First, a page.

Yūki Yūna wa Yūsha de Aru Episode 8
by Theron Martin,
For a few episodes now there has been a sense of waiting for the other shoe to drop. Hints have been given that all is not as well as it seems, that there may be something greater – perhaps even tragic – to the role that the girls play as Heroes. The second half of this episode is where that figurative shoe drops.
Surprisingly, the battle with the straggler Vertex is not the cause of it; in fact, that goes quite smoothly. Karin is curious/concerned about why she is the only one to not gain a new faery (and naturally she assumes that it has to do with her not attaining a Mankai form), though the new faeries do make for a troublesome lot. She also notices that, despite their bravado, the others are a little nervous about the possibility of their being an additional physical toll for a new battle, but that doesn't stop them from efficiently taking the Vertex down. Afterwards, though, only Karin, Fu, and Itsuki return where they're supposed to be. Yuna and Mimori are instead transported elsewhere, to a city with a twisted and ruined bridge (as seen in the opener), where they meet a crippled, heavily bandaged girl in a hospital bed. That girl, who claims to be their senior at being a Hero and is now veritably worshiped as a god by the Taisha, summoned them there to lay out the truth for them about being a Hero: that continued use of the Shinju's power (as represented by their Mankai states) will, indeed, cost them permanently, and that those losses are the sacrifices they make for having those powers. In fact, by being Heroes they have effectively all become sacrifices to the Shinju (in the classical sense of young maidens being sacrificed to a god), just in a piecemeal sense instead of all at once.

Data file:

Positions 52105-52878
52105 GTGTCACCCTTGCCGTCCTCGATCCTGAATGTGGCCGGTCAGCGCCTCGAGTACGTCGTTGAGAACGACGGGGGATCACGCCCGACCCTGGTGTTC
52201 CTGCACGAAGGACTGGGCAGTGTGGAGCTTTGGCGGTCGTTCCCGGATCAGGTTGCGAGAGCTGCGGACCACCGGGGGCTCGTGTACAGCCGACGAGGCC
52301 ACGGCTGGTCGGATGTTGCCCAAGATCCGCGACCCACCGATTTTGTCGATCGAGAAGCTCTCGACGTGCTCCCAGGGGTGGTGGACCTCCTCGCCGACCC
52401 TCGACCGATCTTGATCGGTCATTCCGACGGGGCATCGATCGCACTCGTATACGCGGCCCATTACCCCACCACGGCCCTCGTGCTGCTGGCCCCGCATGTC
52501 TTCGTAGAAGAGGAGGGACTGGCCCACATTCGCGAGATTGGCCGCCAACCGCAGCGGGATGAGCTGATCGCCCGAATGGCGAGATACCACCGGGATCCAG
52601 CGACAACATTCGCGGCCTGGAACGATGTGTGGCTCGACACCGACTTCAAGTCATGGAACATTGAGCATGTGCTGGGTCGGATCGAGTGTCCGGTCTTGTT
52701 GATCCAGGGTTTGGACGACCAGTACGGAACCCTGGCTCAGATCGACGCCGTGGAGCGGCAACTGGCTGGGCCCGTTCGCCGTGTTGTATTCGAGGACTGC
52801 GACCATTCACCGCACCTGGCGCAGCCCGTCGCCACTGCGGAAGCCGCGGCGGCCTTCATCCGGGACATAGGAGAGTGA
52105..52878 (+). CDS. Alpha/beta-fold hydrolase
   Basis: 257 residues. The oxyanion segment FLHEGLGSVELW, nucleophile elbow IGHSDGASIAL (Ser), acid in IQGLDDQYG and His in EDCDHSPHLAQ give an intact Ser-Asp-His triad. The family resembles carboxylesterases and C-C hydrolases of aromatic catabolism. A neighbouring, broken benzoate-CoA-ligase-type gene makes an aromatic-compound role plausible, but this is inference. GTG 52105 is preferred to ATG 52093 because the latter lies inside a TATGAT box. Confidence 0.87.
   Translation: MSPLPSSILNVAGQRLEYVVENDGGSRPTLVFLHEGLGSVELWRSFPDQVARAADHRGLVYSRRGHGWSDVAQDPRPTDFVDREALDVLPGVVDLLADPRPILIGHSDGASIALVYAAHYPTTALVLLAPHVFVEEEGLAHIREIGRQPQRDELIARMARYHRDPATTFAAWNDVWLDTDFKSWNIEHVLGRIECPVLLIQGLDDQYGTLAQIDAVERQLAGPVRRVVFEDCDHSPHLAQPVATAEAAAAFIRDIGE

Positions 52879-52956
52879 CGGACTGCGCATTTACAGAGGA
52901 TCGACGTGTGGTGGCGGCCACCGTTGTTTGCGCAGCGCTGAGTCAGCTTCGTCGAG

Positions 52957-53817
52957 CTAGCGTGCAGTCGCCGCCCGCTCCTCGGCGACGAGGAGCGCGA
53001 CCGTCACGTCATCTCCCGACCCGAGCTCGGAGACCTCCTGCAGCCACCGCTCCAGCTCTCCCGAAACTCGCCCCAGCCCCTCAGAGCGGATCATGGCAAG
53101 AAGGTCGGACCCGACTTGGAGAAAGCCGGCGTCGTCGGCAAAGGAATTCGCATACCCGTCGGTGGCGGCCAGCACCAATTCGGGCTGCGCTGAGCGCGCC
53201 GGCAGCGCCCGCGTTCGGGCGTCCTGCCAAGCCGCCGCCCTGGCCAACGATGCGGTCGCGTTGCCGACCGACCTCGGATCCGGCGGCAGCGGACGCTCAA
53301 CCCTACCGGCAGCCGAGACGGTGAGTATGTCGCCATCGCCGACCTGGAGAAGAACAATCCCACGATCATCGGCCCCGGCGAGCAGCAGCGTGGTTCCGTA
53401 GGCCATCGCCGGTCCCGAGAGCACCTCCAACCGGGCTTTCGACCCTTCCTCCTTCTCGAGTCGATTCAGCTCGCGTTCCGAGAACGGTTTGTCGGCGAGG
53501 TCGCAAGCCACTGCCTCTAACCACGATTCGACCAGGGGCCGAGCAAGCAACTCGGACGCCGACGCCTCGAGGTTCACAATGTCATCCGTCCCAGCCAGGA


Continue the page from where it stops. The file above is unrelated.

The idea of having to sacrifice part of oneself as the cost for using the strongest powers has been used before in anime (most recently in Valvrave the Liberator), and it isn't like something like this wasn't reasonably anticipatable. That does not make the revelation any less chilling, however, and seeing the drastic effect that presumed repeated use of Mankai state had on the girl in the bed helps drive home that reaction quite powerfully. By casting this in the light of old stories about sacrificing maidens to appease gods, the storytelling also aims higher and makes a clear attempt to distance the tragic undertones used here from those seen in Madoka Magica. The emotional responses here also seem a little more genuine, and the musical score certainly helps sell the impact of the revelations.
The comparisons to Madoka Magica have been inescapable to this point, and indicating that there is a dire cost to the use of magical girl powers would seem to continue that comparison. However, the way the series makes its move allows it to (perhaps permanently) step out of Magica's shadow. Here there is no villain to point to, no master manipulator who is cruelly exploiting the girls for his own lofty purposes, and no girls doing it because they got personal gain out of their status. They are simply Heroes doing what heroes have to do, who must nobly but cruelly bear the cost for protecting the world. That different direction puts the series into uncharted territory, and how the series may try to handle that in its remaining episodes is difficult to even speculate on. What is certain, though, is that it has not lost one ounce of the quality that it has shown previously.
Yūki Yūna wa Yūsha de Aru is currently streaming on Crunchyroll.
discuss this in the forum (141 posts) |